It happened while I was still in high school. (Note: there are disputations as to what, exactly, "in" high school means, but that's not for this story.) Jimmy Hoffa, former Teamster boss and Mafia beneficiary disappeared quite suddenly in July of 1975. This was news that riveted a nation because Hoffa was one of those larger-than-life characters that I'd grown up hearing about. He was a favorite target of Robert F. Kennedy when Kennedy served in his brother's cabinet in the 60's. He was constantly associated with the Mafia, whether deserved or not. Turns out he probably wasn't in the Mafia, but when dealing with the Mafia close is bad enough.
Then, of course, there were the wild rumors and speculation. If the Mafia got him, where'd they bury him? My personal favorite was either the end zone or one of the cement supports of Giants Stadium. I particularly loved the "buried in cement" scenario because it always reminded me of Hoffa being tossed, Jack Lemmon-like, into a giant gloppita-gloppita machine.
So Hoffa became a perfect metaphor for disappearing without a trace, preferably by less than savory means. I found this to be a comfortable disappearance. Here was a man for whom I had no respect disappearing probably because of ties with one or more crime families in a case that is still considered unsolved.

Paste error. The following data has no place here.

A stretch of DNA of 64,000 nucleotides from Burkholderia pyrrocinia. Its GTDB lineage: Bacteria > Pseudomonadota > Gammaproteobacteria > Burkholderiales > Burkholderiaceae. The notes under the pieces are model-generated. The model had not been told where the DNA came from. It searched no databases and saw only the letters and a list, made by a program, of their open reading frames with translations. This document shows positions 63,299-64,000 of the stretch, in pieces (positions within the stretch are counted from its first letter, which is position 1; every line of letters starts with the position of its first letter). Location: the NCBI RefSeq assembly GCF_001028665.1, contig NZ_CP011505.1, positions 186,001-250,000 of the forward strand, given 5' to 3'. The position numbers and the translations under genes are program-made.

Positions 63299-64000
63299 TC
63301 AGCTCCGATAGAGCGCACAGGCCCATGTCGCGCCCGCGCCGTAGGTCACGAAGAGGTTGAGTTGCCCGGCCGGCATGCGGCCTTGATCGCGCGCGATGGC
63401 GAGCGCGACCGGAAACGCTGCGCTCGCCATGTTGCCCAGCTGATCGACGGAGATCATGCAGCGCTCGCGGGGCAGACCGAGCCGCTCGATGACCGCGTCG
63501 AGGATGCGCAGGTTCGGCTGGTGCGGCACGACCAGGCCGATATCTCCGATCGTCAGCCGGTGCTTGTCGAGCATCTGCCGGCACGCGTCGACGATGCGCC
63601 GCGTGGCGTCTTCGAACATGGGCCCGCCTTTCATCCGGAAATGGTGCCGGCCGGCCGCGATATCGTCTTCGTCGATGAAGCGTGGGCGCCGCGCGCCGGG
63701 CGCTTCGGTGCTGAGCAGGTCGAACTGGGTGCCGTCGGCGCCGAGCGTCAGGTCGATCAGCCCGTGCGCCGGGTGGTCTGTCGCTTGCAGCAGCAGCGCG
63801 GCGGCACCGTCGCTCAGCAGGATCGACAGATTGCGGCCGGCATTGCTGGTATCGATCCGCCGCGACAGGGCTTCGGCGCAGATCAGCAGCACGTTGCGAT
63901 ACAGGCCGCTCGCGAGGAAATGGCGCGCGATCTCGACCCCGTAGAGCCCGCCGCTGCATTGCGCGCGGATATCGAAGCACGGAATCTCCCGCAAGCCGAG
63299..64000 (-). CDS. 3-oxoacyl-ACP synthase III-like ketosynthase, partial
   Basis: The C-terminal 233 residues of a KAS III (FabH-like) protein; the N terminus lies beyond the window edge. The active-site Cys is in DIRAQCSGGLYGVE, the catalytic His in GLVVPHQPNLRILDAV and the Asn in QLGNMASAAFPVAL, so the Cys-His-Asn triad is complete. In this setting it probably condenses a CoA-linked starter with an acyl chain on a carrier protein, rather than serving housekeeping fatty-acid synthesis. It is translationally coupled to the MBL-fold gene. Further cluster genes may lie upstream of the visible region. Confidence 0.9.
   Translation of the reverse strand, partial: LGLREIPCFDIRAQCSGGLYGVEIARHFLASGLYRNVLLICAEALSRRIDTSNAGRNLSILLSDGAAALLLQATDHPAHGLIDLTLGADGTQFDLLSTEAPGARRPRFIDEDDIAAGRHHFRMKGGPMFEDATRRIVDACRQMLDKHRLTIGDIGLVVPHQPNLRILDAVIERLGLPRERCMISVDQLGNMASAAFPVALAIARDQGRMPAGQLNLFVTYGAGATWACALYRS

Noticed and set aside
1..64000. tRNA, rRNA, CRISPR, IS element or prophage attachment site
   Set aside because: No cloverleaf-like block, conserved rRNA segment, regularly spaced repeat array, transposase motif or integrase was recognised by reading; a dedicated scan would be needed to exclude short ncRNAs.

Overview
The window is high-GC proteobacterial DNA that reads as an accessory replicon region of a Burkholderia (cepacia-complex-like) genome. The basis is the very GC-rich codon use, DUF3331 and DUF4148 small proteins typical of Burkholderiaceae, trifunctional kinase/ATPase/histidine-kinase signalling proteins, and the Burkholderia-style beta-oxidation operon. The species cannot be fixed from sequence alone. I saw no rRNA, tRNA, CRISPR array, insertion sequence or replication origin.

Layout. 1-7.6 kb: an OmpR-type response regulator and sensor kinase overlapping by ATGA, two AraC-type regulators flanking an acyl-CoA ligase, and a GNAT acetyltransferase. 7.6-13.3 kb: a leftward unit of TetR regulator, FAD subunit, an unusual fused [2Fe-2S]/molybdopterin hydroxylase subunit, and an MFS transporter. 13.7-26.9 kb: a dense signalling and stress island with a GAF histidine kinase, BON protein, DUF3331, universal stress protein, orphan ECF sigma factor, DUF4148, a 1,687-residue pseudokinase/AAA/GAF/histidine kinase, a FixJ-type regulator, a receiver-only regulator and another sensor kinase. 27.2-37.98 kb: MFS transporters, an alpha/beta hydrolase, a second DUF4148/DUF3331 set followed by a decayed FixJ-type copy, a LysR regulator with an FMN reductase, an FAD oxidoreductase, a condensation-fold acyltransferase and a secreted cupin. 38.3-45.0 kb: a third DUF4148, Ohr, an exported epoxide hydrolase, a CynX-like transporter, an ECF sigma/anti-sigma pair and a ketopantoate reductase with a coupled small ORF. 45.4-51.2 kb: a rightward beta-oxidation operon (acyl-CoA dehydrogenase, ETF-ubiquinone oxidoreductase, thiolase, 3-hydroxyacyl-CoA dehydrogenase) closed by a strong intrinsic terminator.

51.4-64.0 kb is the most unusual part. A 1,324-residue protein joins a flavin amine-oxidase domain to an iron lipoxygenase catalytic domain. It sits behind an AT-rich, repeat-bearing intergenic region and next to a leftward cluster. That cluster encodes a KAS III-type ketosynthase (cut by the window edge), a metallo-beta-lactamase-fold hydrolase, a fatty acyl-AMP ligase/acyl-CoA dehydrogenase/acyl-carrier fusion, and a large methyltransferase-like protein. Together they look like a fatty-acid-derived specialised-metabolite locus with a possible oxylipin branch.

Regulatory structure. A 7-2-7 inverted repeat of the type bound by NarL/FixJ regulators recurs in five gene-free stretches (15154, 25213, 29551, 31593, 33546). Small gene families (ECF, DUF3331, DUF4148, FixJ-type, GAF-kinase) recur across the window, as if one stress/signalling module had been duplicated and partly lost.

Except for the confession.
Turns out there was a confession, and many people now find it to be highly credible. Hoffa was apparently done in by someone he trusted and had frequently used as his own muscle in some of his shadier dealings. He either did not know or somehow overlooked the fact that this same man was himself a hit man. Poetic justice, methinks.
So, after literally decades of fanciful speculation and amateur detective work, the "truth" comes out in this hit man's own death-bed confession. I've never read the book, but if I get bored sometime I might look for it.
Apparently Hoffa was murdered the same night he was supposed to meet with Mafiosos to "clear the air" between them. Instead, he gets two bullets in the back of the head, and a quick ride to a local funeral home where he is incinerated and, presumably, scattered to the wind.
Mystery apparently solved.
I believe I'll miss it.
Trey Gowdy, We’re Going to Miss You
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